According to Tim, although CLIPs are ‘insane’, sufferers often have trouble understanding how time works and underestimate how long tasks take.
Psychologists suspect that this inability to keep track of time originates in the same part of the brain that affects sufferers from ADHD ( Attention- Deficit Hyperactivity Disorder.)
Dr Davidsson says ‘Time is an abstract concept. So if you struggle to gauge how long a task will take or how much time it takes to get somewhere, you may want to look into whether you have ADHD.’
The sensation of time disappearing on her is all too familiar to Kirstin Bell. She has been known to miss flights because she was still packing her suitcase as the taxi driver arrived.
Kirstin, 41, a university administrator, who lives in Bradford with her husband, Michael, 50, an engineer and their son, Thomas, eight, says: ‘I’ve recently been diagnosed with mild dyslexia. One reason why I suspected I might have a problem is that I’m so very bad at timekeeping,’ she says.
Luckily, Kirstin works flexi-time, which means her timekeeping doesn’t inconvenience her employers. ‘But I see Thomas’s little face when he’s the last one in the playground and my heart breaks. How often can I keep telling him that I’ve been kept at work when the truth is that I make myself late?’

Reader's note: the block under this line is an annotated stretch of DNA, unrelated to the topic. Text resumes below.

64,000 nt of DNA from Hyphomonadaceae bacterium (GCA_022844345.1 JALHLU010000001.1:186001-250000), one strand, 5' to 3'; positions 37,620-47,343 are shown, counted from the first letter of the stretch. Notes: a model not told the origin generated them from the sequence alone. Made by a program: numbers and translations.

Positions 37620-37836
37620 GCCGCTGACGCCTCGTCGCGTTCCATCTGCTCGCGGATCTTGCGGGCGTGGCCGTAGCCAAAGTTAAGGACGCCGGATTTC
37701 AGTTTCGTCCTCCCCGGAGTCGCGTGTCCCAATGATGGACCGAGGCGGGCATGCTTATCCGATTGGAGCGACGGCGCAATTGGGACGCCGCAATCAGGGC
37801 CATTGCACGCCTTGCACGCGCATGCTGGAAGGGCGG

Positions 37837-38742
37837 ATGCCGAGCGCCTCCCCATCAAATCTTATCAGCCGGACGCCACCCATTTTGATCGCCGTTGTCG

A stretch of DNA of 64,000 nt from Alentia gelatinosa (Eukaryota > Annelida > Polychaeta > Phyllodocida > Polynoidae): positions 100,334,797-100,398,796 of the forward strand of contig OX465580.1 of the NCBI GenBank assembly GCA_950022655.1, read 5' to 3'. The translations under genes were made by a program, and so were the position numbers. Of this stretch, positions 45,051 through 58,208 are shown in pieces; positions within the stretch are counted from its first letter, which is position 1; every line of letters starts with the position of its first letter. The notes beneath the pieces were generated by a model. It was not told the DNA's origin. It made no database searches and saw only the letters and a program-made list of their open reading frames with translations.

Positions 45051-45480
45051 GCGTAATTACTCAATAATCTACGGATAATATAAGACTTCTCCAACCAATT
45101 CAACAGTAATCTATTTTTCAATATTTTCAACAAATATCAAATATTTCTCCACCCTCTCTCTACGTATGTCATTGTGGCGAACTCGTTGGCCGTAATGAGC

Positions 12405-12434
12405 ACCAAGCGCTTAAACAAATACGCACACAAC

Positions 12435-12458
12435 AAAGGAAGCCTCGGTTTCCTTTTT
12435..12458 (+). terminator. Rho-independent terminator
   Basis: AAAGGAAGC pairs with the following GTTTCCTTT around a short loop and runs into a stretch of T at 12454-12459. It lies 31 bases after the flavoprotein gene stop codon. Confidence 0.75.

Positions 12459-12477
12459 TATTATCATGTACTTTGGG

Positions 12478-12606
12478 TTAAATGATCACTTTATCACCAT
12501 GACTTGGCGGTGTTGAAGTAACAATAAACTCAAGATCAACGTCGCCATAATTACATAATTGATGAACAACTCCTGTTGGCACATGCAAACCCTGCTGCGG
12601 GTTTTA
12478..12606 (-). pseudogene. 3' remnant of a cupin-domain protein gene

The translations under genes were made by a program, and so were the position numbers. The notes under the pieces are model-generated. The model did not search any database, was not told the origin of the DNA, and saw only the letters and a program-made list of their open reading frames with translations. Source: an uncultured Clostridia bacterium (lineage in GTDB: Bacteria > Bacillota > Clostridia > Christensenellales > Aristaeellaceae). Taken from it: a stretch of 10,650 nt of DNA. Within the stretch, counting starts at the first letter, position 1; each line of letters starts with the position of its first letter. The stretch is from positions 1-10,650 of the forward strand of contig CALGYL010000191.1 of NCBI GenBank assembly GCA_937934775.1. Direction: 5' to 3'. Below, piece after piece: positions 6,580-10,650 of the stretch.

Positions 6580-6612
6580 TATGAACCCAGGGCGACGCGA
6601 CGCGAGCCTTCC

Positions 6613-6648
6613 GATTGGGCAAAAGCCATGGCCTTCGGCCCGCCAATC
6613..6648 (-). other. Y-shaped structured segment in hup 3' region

In fact, Kirstin is convinced that, beyond her hazy concept of time, this is the fundamental reason why she’s always late.
Irrational as it may sound, she admits getting a kick out of being late. ‘I’m addicted to the adrenalin rush,’ she says.
HOW TO TACKLE YOUR TARDY HABIT
Be HONeST about how long things take. Latecomers tend to remember only the time it took them five minutes to reach the supermarket and forget the 99 times it took twice as long. Write down your daily habits. estimate how long you think you spend on them then how long they actually take.
reMeMBer, being early doesn’t have to be a waste of time. early birds can be much more productive as they don’t waste energy in panic.
GeT out of the mindset of thinking your time is better spent racing around rather than arriving early, cool and calm. List all the useful tasks you can do as you’re waiting.
rOUND up, not down. Timely people tend to round up how long things take. So they will allow 30 minutes for a 23- minute car journey. Late people calculate to the split- second, making for hair-raising journeys.
PUT yourself on alert for events. Programme your phone to alert you to forthcoming appointments, say with a countdown from 60 minutes, so you have time to prepare. Never Be Late Again: 7 Cures For The Punctually Challenged by Diana Delonzor, £7.60,